Janken

English

"Janken", also sometimes called "jankenpon", is the Japanese term for rock-paper-scissors.

Janken is used to resolve virtually all disputes among children in Japanese schools. The win-lose system is identical to the western system:

rock > scissors > paper > rock

Sometimes children will refer to each individual hand motion as follows:

  • Rock = Guu
  • Scissors = Choki
  • Paper = Paa

How it's (usually) done:

  1. Players start by chanting together, "Saisho wa guu" (最初はぐう) (Starting with stone) and pump their fists in time.
  2. The players then quickly scream, "Janken pon!" (じゃん拳ぽん!). On "pon" both players show their opponent "Guu", "Choki" or "Paa" with their hand.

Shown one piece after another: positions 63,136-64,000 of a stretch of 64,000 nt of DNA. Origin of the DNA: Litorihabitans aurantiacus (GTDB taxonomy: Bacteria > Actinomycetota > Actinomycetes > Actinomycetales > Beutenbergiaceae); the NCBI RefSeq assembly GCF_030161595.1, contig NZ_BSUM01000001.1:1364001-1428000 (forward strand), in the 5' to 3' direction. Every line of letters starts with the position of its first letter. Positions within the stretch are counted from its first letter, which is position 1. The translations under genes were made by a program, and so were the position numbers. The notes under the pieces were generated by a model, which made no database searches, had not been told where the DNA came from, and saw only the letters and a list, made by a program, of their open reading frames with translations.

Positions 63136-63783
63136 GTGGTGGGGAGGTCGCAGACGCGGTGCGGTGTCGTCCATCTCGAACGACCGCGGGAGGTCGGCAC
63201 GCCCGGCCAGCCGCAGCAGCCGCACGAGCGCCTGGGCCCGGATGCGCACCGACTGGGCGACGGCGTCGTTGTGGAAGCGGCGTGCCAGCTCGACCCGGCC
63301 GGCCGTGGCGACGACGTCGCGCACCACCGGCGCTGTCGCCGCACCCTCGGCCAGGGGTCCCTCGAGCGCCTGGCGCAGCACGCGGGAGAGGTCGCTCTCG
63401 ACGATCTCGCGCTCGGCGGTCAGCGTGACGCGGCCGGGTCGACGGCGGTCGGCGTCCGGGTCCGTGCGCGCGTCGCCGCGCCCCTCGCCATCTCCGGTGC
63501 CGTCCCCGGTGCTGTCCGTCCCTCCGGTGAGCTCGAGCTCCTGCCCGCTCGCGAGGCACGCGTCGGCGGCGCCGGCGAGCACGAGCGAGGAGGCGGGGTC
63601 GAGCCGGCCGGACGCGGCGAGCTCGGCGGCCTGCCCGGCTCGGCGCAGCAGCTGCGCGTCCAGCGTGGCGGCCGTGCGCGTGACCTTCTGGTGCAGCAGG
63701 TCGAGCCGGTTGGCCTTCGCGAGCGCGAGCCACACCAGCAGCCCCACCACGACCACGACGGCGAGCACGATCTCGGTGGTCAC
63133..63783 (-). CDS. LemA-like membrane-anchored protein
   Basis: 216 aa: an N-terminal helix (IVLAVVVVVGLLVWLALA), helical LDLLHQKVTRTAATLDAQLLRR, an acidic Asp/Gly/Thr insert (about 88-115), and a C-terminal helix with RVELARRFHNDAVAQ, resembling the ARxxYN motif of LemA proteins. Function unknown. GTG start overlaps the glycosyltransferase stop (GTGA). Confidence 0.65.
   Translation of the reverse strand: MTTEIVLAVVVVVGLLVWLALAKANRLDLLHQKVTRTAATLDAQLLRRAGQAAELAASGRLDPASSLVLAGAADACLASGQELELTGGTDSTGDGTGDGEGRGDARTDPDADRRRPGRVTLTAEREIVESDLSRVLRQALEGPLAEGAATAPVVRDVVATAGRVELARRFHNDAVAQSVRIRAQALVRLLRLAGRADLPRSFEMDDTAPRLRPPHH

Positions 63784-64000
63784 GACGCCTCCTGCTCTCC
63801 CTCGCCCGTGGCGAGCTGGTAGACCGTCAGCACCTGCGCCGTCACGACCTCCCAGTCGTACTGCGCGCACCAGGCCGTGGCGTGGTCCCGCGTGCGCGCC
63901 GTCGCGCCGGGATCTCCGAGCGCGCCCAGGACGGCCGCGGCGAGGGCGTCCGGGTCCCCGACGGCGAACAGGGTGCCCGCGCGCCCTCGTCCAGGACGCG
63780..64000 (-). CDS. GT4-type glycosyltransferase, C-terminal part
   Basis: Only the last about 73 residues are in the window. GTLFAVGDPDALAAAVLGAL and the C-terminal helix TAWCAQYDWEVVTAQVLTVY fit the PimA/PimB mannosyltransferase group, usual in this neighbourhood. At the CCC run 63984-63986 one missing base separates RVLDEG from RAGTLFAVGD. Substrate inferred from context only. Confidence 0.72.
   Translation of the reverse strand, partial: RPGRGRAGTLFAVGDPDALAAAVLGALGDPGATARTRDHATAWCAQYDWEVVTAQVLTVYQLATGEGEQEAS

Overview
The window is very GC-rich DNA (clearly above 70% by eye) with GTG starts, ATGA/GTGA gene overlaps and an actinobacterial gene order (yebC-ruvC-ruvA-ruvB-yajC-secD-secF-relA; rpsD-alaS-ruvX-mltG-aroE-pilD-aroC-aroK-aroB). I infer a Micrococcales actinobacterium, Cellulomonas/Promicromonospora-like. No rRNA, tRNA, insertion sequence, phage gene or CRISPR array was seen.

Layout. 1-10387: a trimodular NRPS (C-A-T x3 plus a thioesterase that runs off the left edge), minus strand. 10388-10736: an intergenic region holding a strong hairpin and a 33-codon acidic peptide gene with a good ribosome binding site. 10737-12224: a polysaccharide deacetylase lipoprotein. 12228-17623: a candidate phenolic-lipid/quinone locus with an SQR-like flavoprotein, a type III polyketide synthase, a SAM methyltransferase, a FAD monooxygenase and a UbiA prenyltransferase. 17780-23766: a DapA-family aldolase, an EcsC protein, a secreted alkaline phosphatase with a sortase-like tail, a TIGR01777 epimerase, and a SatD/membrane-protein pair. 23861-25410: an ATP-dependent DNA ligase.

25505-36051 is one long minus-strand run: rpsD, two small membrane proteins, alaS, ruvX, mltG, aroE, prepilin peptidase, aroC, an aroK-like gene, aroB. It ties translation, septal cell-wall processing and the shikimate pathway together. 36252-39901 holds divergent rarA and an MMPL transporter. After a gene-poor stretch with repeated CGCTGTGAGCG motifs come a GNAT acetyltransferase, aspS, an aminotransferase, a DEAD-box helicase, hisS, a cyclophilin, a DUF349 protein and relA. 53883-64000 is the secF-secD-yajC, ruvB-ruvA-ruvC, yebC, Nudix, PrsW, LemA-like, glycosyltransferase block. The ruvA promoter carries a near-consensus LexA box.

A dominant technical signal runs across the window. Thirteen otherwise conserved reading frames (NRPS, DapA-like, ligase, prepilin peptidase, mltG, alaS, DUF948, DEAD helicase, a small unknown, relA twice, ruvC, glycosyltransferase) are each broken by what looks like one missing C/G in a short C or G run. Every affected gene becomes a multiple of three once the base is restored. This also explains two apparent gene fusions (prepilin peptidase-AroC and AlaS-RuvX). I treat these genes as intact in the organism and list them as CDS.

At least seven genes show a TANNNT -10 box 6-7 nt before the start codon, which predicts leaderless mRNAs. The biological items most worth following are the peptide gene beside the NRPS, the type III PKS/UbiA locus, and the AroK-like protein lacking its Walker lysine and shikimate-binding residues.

3. If there is a draw, both players chant "Aiko desho!" (あいこでしょ!), and on the "sho!" both players show their hands again.

Variations:

  • Osaka janken:
    • "Osaka janken, janken pon!" The loser is the winner...because Osaka has to be a rebel and do everything opposite of Tokyo.
  • Guu-paa-choki, choki-paa-guu, hoi!
    • Large groups will usually either compete against the leader /teacher, or compete in smaller pairs first.
    • Another large-group variation is "Oooi na hou wa nukete ikou!" (Leave out the majority), in which everyone throws out rock/paper/scissors on "ikou" and the majority is "out". This is typically used when deciding who will be "It" when playing tag.
じゃんけん
じゃんけん